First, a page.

21 Trends through 2007 in nature-based outdoor recreation Growth in some near- home activitiesGrowth in some near- home activities (e.g., wildlife watching or swimming); others remote (such as backpacking or climbing). grew by 3.1 percentBetween 2000 and 2007, the total people participating in nature- based activities grew by 3.1 percent. grew about 32 percentNumber of days of participation grew about 32 percent. per capita daysOver all 50 nature-based activities, per capita days increased by more than 22 percent. 50 nature-based outdoor recreation activities Figure 2.—Growth in number of people and number of participation days in 50 nature-based outdoor recreation activities in the United States, 2000–2007. Source: National Survey on Recreation and the Environment

22 Interest in visiting, viewing, photographing nature was growing Fastest Growing Nature- Based Activities Total participants (millions), 2007 Percentage change in participants, 2000–2007 Total days of participation (billions), 2007 Percentage change in total days, 2000–2007 Viewing or photographing flowers and trees Viewing or photographing natural scenery Driving off-road Viewing or photographing other wildlife Viewing or photographing birds Kayaking Visiting water (other than ocean beach) Backpacking22.1– Snowboarding Rock climbing 8.7– Visiting nature centers, etc Big-game hunting Mountain climbing 11.8– Visiting ocean beach Sightseeing Visiting wilderness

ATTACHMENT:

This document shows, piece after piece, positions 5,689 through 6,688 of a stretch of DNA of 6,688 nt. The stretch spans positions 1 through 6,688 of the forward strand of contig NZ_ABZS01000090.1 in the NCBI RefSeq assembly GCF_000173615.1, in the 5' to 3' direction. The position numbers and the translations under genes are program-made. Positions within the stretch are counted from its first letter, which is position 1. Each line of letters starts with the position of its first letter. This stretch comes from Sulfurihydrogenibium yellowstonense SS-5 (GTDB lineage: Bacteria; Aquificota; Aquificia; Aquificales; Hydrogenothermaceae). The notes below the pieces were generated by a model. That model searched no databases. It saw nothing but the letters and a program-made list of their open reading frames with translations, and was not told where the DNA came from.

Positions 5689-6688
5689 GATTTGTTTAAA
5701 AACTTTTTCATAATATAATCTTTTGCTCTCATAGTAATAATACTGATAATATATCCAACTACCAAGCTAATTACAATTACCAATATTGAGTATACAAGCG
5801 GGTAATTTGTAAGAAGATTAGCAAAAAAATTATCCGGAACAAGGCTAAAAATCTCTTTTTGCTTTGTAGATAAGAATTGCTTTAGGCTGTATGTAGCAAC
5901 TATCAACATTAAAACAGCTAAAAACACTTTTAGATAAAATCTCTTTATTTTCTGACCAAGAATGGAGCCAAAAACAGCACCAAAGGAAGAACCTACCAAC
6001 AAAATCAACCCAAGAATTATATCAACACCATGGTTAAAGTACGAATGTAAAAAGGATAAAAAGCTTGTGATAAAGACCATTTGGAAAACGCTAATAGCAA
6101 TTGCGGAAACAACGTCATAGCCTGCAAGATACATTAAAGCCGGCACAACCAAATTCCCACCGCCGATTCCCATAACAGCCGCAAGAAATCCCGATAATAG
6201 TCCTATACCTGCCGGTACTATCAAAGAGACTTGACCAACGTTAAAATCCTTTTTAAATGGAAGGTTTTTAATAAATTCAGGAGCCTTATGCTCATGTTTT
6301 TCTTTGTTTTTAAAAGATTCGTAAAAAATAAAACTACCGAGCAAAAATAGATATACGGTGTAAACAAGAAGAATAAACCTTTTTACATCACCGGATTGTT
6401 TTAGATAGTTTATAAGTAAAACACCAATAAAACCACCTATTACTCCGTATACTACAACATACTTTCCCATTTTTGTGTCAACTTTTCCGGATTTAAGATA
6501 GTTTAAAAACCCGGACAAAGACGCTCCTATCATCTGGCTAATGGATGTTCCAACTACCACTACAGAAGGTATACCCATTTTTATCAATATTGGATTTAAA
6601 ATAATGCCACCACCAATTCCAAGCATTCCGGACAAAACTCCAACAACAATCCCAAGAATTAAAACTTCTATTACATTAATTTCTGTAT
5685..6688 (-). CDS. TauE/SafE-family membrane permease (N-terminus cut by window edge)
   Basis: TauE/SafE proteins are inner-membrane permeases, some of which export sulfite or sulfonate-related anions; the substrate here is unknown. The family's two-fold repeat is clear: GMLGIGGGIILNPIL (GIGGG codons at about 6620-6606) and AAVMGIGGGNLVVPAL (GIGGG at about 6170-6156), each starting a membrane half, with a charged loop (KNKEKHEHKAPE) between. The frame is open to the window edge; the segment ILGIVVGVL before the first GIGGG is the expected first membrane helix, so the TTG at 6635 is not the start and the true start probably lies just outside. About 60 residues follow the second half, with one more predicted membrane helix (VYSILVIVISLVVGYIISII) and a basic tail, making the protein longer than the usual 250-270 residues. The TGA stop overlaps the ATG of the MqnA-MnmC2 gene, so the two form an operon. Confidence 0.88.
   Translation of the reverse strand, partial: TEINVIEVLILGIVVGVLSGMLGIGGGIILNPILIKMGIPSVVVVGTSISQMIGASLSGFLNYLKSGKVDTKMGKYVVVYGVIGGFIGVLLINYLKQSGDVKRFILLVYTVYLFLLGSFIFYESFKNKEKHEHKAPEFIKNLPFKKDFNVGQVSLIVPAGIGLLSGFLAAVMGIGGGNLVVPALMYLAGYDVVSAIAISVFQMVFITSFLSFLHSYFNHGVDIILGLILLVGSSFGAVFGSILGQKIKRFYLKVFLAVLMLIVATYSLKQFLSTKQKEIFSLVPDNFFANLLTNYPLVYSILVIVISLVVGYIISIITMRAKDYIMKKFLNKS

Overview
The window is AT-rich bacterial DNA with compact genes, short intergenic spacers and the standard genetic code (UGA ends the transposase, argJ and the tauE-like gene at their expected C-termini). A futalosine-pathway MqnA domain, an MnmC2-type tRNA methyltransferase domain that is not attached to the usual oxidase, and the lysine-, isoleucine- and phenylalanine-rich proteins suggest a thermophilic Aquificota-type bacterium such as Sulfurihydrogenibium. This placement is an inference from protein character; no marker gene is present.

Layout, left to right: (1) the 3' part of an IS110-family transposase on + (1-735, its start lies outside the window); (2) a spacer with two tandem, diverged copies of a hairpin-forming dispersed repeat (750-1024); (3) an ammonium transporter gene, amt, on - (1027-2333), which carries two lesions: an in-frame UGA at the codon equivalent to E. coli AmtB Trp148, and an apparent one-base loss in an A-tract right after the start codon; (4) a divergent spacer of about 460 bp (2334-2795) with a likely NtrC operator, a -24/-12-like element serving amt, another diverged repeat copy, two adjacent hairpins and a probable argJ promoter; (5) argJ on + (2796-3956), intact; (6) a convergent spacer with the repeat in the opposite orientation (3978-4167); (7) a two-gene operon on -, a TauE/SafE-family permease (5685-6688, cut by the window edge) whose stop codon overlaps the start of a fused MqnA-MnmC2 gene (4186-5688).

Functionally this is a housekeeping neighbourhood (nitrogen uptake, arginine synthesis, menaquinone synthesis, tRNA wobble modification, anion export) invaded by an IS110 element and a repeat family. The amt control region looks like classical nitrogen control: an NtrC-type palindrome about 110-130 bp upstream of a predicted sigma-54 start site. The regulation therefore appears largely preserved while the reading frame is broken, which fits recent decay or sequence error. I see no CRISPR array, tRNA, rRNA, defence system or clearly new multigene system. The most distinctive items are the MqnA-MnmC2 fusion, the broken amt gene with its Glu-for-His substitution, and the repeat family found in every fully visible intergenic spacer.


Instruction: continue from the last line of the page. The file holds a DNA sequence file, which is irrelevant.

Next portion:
23 Driving ATVs, off-road motorcycles, other OHVs growing rapidly Fastest Growing Nature- Based Activities Total participants (millions), 2007 Percentage change in participants, 2000–2007 Total days of participation (billions), 2007 Percentage change in total days, 2000–2007 Viewing or photographing flowers and trees Viewing or photographing natural scenery Driving off-road Viewing or photographing other wildlife Viewing or photographing birds Kayaking Visiting water (other than ocean beach) Backpacking22.1– Snowboarding Rock climbing 8.7– Visiting nature centers, etc Big-game hunting Mountain climbing 11.8– Visiting ocean beach Sightseeing Visiting wilderness